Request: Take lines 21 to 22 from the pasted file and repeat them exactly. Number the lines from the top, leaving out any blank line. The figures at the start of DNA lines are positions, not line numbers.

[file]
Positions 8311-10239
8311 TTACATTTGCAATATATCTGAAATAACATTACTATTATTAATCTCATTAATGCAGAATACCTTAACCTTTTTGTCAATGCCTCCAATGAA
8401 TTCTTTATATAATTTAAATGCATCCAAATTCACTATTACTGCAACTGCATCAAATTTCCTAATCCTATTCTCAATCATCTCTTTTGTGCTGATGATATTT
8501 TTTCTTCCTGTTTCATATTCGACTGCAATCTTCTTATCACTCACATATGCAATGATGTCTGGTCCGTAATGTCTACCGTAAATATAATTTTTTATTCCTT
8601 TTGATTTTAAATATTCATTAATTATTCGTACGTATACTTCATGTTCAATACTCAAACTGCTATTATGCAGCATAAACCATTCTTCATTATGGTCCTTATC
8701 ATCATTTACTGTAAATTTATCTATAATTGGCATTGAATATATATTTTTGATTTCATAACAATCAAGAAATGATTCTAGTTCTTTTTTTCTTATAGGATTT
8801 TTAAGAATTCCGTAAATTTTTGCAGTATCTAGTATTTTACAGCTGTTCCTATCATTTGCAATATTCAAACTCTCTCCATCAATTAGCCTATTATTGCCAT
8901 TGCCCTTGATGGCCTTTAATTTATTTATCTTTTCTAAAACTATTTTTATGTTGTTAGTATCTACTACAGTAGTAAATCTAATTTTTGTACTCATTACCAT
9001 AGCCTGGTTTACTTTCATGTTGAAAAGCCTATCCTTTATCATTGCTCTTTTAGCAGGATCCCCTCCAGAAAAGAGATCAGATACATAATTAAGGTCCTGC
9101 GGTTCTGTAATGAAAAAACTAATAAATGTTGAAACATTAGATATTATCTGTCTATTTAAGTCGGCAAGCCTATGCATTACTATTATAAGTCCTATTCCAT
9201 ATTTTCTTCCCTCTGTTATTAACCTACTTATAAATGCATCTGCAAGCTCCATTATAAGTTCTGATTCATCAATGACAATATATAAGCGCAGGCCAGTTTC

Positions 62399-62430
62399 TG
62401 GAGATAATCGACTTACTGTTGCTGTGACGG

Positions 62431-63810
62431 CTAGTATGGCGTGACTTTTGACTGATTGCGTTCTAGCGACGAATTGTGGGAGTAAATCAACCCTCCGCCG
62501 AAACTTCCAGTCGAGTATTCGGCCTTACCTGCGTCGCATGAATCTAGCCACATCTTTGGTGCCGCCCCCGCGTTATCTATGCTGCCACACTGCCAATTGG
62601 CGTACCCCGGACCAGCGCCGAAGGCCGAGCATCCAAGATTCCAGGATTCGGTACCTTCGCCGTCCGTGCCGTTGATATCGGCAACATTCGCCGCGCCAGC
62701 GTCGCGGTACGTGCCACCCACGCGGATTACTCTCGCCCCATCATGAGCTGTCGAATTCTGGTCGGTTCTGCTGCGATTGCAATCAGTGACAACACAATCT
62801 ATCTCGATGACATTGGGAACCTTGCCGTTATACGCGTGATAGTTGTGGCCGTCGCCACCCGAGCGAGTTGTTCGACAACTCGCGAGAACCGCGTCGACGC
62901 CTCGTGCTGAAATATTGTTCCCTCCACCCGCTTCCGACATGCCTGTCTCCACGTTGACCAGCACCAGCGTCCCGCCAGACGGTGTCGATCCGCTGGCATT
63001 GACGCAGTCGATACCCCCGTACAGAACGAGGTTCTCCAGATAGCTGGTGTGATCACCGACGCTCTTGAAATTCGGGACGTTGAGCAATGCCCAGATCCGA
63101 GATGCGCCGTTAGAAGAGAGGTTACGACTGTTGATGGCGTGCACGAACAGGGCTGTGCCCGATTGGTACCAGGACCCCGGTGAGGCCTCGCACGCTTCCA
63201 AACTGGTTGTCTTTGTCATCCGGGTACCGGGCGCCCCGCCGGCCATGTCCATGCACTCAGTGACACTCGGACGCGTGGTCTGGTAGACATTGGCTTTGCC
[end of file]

62901 CTCGTGCTGAAATATTGTTCCCTCCACCCGCTTCCGACATGCCTGTCTCCACGTTGACCAGCACCAGCGTCCCGCCAGACGGTGTCGATCCGCTGGCATT
63001 GACGCAGTCGATACCCCCGTACAGAACGAGGTTCTCCAGATAGCTGGTGTGATCACCGACGCTCTTGAAATTCGGGACGTTGAGCAATGCCCAGATCCGA